Email List Segmentation

email-sign-pushSegmentation will save your lists. Too many organizations e-mail to the same list over and over rather than segmenting it into specific groups to serve relevant content. Why work to build an e-mail list if it is abused with irrelevant message overuse, causing the recipients to opt out? When a single list is slammed with non-targeted messages, unsubscribe rates increase. Do your e-mail marketing a favor and customize messages to different groups.

Lists can be segmented by location, demographics, psycho-graphics  buying behavior, sales funnel buckets, and more. Online marketing success comes from listening to and understanding the audience. The more you can define lists based on interest, behavior, and patterns, the more relevant your message will be. When it comes to e-mail lists, quality is more important than quantity.

Target the people most interested in the service or product, and track their behavior. Find out not just who opened the e-mail, but how many clicked through to the website, how many converted, and which products or services they looked at.

Ways to Segment Your List

You can segment with information provided when users opt in or, if you have a robust CRM software package, using the information they provide when they interact with your site.

Here are a few basics:

- Preferences stated at opt-in (See the earlier section about customer questioning.)

- Information self-selected (date of upcoming birth, cars liked, etc.)

- Actions taken in e-mail

- User behavior on the website

- Previous buying history

- Geographic location

- Personal demographics (gender, age, income, etc.)

- Collecting information from online surveys

- Segment with Landing Pages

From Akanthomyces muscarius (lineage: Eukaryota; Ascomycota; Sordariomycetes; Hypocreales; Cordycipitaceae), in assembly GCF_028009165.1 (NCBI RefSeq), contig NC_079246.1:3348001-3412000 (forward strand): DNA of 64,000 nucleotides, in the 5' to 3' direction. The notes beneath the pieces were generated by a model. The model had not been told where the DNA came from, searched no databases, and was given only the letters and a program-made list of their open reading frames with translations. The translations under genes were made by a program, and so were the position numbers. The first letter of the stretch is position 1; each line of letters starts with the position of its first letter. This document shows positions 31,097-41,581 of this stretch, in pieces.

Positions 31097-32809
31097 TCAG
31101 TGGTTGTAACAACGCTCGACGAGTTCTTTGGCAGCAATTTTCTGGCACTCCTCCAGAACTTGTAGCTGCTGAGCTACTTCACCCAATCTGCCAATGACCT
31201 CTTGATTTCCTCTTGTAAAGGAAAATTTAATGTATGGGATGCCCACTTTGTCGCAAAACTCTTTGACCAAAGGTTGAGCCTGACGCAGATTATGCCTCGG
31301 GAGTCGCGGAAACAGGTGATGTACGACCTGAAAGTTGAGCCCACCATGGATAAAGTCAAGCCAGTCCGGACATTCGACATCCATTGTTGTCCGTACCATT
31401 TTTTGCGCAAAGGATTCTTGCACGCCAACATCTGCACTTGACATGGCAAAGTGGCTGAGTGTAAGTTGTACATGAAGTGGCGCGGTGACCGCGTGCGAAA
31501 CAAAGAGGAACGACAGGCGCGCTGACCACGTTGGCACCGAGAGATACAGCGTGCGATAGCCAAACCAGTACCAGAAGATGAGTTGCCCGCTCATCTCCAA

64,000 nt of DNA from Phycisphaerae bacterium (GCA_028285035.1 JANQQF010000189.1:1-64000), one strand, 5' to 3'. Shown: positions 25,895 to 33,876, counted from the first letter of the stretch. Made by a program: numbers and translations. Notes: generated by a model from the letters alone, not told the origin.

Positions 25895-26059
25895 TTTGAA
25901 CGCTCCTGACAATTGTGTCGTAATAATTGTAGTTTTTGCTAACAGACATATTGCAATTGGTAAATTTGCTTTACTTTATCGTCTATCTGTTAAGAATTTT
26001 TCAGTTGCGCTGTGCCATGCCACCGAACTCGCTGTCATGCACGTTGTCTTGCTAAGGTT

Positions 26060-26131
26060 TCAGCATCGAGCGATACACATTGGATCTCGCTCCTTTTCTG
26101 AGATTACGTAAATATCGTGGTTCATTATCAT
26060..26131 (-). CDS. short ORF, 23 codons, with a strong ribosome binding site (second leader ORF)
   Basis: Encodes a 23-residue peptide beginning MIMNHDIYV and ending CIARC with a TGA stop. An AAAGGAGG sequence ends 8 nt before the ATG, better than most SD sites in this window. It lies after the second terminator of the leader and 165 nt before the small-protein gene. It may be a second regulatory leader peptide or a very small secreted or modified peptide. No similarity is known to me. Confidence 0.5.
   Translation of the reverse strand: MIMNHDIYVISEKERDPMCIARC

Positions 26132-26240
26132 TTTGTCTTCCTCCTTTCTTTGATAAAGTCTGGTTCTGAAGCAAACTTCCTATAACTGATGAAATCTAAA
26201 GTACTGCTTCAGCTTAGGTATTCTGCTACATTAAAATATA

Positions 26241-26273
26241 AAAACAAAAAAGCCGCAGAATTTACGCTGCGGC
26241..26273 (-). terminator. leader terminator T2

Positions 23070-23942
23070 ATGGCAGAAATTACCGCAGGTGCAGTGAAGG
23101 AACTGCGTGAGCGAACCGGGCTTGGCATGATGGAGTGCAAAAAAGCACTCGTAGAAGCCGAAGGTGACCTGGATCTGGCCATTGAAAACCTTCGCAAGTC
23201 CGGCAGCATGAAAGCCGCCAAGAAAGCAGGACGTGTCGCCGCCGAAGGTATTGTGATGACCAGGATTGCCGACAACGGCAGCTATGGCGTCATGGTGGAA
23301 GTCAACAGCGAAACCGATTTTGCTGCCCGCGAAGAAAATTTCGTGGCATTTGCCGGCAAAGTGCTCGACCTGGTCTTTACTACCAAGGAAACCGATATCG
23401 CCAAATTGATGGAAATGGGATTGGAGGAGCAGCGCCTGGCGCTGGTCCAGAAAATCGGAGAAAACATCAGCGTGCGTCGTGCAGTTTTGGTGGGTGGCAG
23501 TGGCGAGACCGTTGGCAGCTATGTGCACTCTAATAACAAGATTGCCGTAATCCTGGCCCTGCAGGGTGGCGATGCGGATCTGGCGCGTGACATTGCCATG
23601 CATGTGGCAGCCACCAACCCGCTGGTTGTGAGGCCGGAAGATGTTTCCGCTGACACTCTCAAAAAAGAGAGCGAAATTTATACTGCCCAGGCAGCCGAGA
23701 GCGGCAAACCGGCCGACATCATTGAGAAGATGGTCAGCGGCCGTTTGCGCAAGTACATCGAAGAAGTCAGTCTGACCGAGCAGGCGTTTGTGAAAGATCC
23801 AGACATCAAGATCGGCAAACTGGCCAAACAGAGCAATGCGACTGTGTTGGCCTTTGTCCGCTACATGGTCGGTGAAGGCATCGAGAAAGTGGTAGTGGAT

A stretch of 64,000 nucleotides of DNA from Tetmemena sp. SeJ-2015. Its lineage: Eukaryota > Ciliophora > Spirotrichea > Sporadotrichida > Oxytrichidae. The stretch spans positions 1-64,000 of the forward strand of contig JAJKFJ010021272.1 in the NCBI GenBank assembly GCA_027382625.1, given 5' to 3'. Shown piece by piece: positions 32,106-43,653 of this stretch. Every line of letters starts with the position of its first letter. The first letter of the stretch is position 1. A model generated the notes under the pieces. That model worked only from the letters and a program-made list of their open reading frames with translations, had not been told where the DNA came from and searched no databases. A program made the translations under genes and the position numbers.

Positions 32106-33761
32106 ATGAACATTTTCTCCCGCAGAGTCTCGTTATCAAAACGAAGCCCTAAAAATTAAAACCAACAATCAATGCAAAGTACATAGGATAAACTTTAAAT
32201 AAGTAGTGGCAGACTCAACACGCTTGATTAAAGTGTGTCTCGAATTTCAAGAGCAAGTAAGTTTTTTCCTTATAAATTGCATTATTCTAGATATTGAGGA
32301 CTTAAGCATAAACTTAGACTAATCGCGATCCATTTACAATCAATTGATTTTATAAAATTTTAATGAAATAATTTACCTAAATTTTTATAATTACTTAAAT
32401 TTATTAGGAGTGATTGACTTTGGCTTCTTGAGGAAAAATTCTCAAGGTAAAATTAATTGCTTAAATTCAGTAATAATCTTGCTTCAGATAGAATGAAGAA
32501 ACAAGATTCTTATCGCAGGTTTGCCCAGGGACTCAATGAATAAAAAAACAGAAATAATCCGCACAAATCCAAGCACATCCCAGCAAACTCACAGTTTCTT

The best way to track user behavior is to link the e-mail to a specific landing page that mirrors the language and the offer in the e-mail. Landing pages are defined as pages that communicate a specific product or service or funnel a particular purpose. Landing pages can be part of a website, or can be specifically designed to support a campaign. Landing pages can be used for:

- Keeping track of results from a specific online ad or special offer code for off-line ads

- Building search visibility using a key phrase–rich URL and great content for search engine optimization

- Supporting a new product/service as a communication tool that sales reps send (It lives on a website, and has ads directed to it.)

The landing page can be as simple or as complex as you desire. Those who click on a link to a landing page are already telling you something about themselves. Because the landing page has a narrower focus than the rest of your site, users may self-select to give you more information to narrow their search even more. For example, suppose your client sells men’s sportswear. In your e-mail marketing you have a link for a big-and-tall sale. Clicking on that link tells you that the user is or shops for someone who is big and/or tall. The landing page for that sale then displays content choices for different sizes and different kinds of sportswear (jogging versus basketball). Based on that user’s behavior you can then target him or her with more information about tall basketball sportswear. If you are doing any split testing, where you are trying out different copy, offers, layouts, and so forth in your e-mails, then each variable should have separate landing pages (they may look identical visually to the casual user, but are coded with web analytics to track the results of each variable tested). This sounds like a lot of work, but the process gets easier and pays off once you decide which variables and goals you want to test.

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